This archived article was written by: Nathaniel Woodward
I’m stranded on a desert island and theres nobody in sight, no land, no ships, not even the contrail of a jet in the sky. I open the one bag that happened to wash ashore with me and I discover, to my amazement and delight that the collective works of my favorite musical artist have survived along with the means to play them. As I lay flat-out on the beach my toes in the rising tide I compile my playlist in a very specific order, arranging the first three pieces, my favorites, to be the first last music I ever hear on Earth. The artist I chose to accompany me on my journey into oblivion? Ludwig van Beethoven. Disappointed? Frankly, I don’t care. This is my death story and I get to choose how I go out.
I put my headphones on, recline into the sand, close my eyes and hit play. The first song to play is my go to lead in song when I’m morose, when melancholy is the flavor of the hour and I need something around that understands what I’m feeling, the song is Beethoven’s Opus 131. The Jasper String Quartet is the natural choice to tackle the most complex arrangement in history. Seven movements played without any pauses, no time to retune which makes the 131 so spectacular, its desperate, messy, passionate and exactly how life is. The piece is arranged, as TS Elliot explained, in such a way that as each instrument in the quartet goes out of tune the others must listen and adjust their playing to match so the whole quartet plays on in harmony. I discovered the 131 the week after my oldest son Jonathan died, I was out of tune and needed something to play along with me, making me sound better as I figured out how to go on. The Opus saved me.
Honestly, I don’t need any other songs if the nature of my new reality is a grim death on a desert island but I’ll indulge. The second song is Beethoven’s Piano Sonata number 10 in G major. When my oldest child was born I had absolutely no idea what I was doing, thats a common thing to say but really, I had no freaking idea what I was doing. My wife worked days and I worked nights, so after my two hours of sleep I was woken to tend to our infant daughter, so not only was I new to this parenting nonsense, I was tired. A few months into my tenure as a father I was at my wits end, there were days that no matter what I did, I could not calm a crying baby. My pleas for help were answered when an older sister of mine dropped off a pirated copy of “Baby Einsteins” which I immediately began playing to the screaming child. The piano Sonata number 10 played first and immediately placated the screaming baby, as it mesmerized her, she mesmerized me. The simplistic cadences with the rise and fall of tempo caused us to rock unconsciously together as we began to bond over this piece of music. So my second song will remind me of my daughter.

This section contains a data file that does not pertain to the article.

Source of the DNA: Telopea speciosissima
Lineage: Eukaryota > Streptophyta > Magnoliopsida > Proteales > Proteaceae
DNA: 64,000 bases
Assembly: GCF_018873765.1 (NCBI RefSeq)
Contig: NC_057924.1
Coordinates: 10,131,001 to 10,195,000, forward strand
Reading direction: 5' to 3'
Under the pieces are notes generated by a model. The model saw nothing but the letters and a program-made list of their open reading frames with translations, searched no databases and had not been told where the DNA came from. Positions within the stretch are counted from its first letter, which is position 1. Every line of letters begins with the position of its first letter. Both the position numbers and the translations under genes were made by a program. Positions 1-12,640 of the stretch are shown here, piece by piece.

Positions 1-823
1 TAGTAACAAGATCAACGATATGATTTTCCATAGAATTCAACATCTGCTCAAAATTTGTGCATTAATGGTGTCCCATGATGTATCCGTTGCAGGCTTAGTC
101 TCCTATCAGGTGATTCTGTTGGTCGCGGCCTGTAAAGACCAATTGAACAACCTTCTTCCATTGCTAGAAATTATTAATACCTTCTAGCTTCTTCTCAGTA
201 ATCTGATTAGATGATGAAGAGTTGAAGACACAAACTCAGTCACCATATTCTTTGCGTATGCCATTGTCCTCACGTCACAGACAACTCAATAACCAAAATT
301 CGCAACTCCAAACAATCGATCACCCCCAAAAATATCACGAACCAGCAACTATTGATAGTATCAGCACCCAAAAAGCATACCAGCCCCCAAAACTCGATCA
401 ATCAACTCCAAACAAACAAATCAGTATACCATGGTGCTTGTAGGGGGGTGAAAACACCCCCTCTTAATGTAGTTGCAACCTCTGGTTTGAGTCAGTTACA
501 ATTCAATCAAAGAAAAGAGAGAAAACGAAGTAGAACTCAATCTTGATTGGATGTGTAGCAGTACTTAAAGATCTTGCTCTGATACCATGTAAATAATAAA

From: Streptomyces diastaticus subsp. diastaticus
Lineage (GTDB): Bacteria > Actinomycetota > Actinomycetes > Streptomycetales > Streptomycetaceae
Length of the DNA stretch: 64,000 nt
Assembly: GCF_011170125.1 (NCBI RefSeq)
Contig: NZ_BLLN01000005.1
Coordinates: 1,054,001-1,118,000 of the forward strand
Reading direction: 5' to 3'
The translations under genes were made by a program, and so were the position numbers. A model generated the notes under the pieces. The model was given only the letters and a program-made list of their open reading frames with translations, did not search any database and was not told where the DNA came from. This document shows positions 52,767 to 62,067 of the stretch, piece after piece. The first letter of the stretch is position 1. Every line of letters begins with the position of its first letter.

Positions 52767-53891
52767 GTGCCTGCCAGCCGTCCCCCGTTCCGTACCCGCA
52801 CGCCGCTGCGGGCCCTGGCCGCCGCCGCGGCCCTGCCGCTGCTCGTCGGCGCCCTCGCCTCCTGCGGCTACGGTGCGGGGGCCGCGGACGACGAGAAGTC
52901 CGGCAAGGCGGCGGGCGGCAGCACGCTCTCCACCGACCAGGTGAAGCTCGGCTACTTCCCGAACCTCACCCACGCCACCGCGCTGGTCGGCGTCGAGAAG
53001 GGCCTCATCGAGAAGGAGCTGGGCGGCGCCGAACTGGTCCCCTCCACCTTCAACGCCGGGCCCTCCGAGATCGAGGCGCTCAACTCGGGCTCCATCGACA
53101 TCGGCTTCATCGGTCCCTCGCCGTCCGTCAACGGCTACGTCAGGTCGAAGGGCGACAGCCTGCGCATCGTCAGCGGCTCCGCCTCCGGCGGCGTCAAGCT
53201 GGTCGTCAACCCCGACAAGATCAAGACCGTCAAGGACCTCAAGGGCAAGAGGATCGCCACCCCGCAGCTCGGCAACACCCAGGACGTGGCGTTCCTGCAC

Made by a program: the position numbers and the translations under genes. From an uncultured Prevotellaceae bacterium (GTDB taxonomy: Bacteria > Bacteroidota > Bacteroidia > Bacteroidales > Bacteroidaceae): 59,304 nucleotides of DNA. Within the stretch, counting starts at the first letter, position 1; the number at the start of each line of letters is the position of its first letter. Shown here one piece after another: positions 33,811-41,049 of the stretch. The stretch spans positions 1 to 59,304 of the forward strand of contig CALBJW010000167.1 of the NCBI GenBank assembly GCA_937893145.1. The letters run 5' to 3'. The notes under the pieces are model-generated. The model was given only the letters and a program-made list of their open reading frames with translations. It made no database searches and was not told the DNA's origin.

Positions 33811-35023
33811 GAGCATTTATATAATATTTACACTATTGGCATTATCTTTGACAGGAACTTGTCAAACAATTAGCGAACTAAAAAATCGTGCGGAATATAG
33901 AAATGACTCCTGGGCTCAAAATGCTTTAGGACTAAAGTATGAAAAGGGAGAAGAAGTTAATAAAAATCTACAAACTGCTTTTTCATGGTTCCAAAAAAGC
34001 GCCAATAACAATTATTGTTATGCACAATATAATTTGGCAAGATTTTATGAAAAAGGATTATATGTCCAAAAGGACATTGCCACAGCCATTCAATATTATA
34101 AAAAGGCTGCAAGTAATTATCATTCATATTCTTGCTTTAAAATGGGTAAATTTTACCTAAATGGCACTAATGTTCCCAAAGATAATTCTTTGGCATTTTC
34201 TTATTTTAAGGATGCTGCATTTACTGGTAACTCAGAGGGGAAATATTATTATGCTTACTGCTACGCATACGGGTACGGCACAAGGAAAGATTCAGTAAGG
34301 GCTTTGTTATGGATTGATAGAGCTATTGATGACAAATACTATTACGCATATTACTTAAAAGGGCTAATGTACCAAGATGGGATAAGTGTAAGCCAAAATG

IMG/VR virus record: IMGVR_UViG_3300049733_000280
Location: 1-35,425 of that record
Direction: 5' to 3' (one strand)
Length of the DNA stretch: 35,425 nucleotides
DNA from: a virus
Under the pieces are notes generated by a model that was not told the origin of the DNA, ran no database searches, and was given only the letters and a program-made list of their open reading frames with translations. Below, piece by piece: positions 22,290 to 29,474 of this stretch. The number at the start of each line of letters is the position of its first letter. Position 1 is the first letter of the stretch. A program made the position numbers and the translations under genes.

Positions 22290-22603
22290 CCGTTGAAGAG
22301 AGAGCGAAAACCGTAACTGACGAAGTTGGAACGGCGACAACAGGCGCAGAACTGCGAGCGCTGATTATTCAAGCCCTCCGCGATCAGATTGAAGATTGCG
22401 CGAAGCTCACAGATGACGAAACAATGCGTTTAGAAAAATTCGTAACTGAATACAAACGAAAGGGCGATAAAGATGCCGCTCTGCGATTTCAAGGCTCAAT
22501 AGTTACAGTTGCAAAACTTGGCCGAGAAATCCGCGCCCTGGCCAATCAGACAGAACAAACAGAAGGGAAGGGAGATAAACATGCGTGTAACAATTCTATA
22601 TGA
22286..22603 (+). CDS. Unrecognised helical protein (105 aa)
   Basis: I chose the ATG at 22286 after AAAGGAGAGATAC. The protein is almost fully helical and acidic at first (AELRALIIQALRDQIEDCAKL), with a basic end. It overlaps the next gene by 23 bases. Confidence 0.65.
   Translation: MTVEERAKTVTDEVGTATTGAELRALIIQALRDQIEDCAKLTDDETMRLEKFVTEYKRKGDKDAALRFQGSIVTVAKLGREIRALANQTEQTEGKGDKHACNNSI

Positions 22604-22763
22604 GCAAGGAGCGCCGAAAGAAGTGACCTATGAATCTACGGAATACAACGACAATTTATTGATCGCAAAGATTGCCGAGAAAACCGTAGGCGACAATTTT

The third song I will listen to is Beethoven’s Moonlight Sonata. It’s basic, everyone knows it and its overplayed to death at their 12 year old piano recital. It’s played on unlocked lobby piano’s by skullduggerous long haired teenagers to impress friends, its played on family upright piano’s to court the affections of the unsuspecting objects of young loves desires and it’s played by those who know it’s true meaning. Those who understand Beethoven, understand what it means to be alone, disconnected and painfully aware of their mortality. Beethoven lived a life of pain, isolation and exploitation. Beethoven knew what it meant to be alone, full of something incredible but challenged at every turn to let it out. The Moonlight Sonata isn’t written the way it is so anyone, even the most novice of pianists could play it. It was written this way because thats the way Beethoven wanted it to be written. Because he felt the music in that particular way and you don’t have to “Mozart’ everything up to make it spectacular. Simple, slow, painful, thoughtful, melodramatic ,ethereal and above all brutally beautifully honest.
The first two songs will undoubtably reduce me to a pile of gelatinous goo, causing my sunburnt husk of a body to sink both metaphorically as well as literally closer to the edge of the water as the tide begins to rise higher. The third will relax me, make me accept the new reality that my professor has so graciously bestowed upon me (come on, I would never venture to the middle of the ocean unless metaphorically thrust there by a thought experiment) and most importantly this sonata makes me take stock and think of whats most important to me. As the song finishes and the water begins to wash over my head I’ll slowly take off the headphones, place them neatly in the wsand and begin swimming. If these songs taught you anything about me its that there is nothing thats going to keep me away from my kids.